Thursday, November 21, 2013

Judge Minora of Lackawanna County Reviews Attorney-Client and Work Product Privileges Claimed in Post-Koken Discovery Dispute

In an appeal from a decision from the Lackawanna County Special Trial Master for discovery matters in the Post-Koken case of Marion v. Lukaitis and Motorists Mutual Insurance Company, No. 2011-CV-7451 (C.P. Lacka. Co. Nov. 12, 2013 Minora, J.), Judge Carmen D. Minora of the Lackawanna County Court of Common Pleas affirmed the Special Trial Master's decision on a variety of discovery issues and denied the appeal of the Defendant, Motorists Mutual Insurance Company. 
Judge Carmen D. Minora
Lackawanna County


This matter arose out of a July 30, 2011 motor vehicle accident during which the Plaintiff and her minor children were in a stopped vehicle when the tortfeasor Defendant, allegedly traveling at a high rate of speed and under the influence of alcohol, struck the Plaintiff’s vehicle, allegedly resulting in injuries.  

At the time of the accident, the tortfeasor Defendant had no automobile liability insurance.  As such, in addition to suing the tortfeasor Defendant, the Plaintiffs also sued Motorist Mutual Insurance Company in support of an uninsured motorist benefits claim.  

During the course of discovery, the Plaintiff filed a Motion to Compel against the Defendant, Motorist Mutual Insurance Company, alleging insufficient responses to Interrogatories and a Request For Production of Documents.   The Plaintiff’s Motion to Compel was granted by Order of Special Trial Master Burke, after which the Defendant carrier filed its appeal up to Judge Minora in the Lackawanna County Court of Common Pleas.   

One of the central issues presented was the Plaintiff’s discovery requests seeking disclosure of information relating to the Defendant carrier’s evaluation and investigation of the claims for UM benefits, the terms of the policy under which the claim was made, and the nature of the claims handling after suit was filed.   The Defendant carrier asserted that these discovery requests were not relevant and/or were barred by the attorney/client privilege, the work product protection, or Pa. R.C.P.  4003.3. 

According to the Opinion, the Plaintiffs were more specifically requesting information regarding the records custodian for the insurance application in effect at the time of the accident, information regarding whether the policy, as originally issued, included a mandatory arbitration provision, information on the premiums paid, and information regarding whether or not the Defendant carrier maintained that the Plaintiff was at fault for the accident and/or otherwise barred from recovery.  

The Defendant carrier responded by asserting that it had produced all relevant and discoverable pre-accident log notes, with appropriate redactions.  The Defendant carrier argued that requiring the carrier to produce its post-suit log notes in this claim for UM benefits would violate the attorney/client privilege, the work product protection, or Pa. R.C.P.  4003.3.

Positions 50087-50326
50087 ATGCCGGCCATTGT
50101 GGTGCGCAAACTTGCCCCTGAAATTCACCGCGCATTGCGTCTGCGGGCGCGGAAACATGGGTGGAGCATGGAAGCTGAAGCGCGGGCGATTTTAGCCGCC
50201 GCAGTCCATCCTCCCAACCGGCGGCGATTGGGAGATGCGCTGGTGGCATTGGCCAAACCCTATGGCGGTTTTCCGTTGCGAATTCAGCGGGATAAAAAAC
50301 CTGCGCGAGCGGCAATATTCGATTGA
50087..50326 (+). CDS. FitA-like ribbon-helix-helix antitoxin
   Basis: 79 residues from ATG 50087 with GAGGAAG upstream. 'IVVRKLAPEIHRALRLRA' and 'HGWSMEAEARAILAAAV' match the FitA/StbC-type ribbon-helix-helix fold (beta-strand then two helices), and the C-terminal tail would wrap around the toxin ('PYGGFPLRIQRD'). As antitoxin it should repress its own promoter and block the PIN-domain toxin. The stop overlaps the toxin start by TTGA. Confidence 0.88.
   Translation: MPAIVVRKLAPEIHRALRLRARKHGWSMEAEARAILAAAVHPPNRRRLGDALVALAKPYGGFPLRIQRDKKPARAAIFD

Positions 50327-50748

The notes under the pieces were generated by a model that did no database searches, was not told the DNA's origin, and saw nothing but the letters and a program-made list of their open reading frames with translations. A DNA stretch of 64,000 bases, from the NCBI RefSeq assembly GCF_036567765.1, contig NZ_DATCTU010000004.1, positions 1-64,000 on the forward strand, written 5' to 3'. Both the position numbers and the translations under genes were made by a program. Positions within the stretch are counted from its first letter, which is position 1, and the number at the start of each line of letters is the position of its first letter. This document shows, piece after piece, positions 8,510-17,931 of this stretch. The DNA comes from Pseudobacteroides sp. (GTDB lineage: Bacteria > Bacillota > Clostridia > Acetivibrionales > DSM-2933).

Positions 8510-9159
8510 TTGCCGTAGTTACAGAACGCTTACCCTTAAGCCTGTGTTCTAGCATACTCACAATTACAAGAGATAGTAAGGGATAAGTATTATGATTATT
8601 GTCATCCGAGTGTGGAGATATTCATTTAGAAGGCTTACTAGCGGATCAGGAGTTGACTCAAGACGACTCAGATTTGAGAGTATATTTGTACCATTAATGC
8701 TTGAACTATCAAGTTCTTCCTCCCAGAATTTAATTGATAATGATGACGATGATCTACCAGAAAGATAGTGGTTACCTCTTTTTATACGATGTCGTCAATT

The Plaintiff asserted that relevancy was not a basis for a privilege argument and that they were seeking information reasonably calculated to lead to the discovery of admissible evidence.   The Plaintiff additionally argued that a claim against post-suit discovery was not a recognized privilege.   The Plaintiff additionally confirmed that they were not seeking any attorney-client or work product privileged portions of the post-suit log notes. 

After noting the Pennsylvania Rules of Civil Procedure generally permit discovery that is broad and liberal, the court denied the Defendant’s appeal.  

Judge Minora initially found that there was law on point allowing for the discovery of the insurance policy in question in both the Rules of Civil Procedure and under Pennsylvania case law.

As to the Plaintiff’s request for information regarding the Defendant’s investigation and evaluation of the UM claim, Judge Minora found that such information, including the identity of the records custodian of the insurance application, as well as the specific information related to the Defendant carrier’s evaluation and investigation of the claim presented, was discoverable as such information pertained to matters stemming from the insurance investigators, and not Defendant’s legal counsel.   As such, the requested information was found not to fall under the attorney work product privilege.

In terms of the Plaintiff’s request for production of post-suit claims log notes, the court noted that the Plaintiff had withdrawn its request for the production of documents requesting the Defendant carrier’s impressions upon the merits of the UM claim as such discovery would violate Rule 4003.3.   Rather, it was emphasized that the Plaintiff was seeking information regarding the methods the Defendant carrier utilized in arriving at its evaluation as well as information upon which individuals were charged with employing those methods. 

Since this UM case involved a breach of contract action, the court found that the production request regarding how the Defendant carrier evaluated a claim, and thereby fulfilled it obligations under the contract in question, were relevant as such information was reasonably calculated to lead to the discovery of admissible evidence.   As such, this discovery was also allowed.  

Anyone desiring a copy of this Opinion by Judge Minora in the case of Marion v. Lukaitis and Motorists Mutual Insurance Company may contact me at dancummins@comcast.net.

I send thanks to Attorney Ann Farias of the O'Donnell Law Offices in Kingston, PA for bringing this case to my attention.

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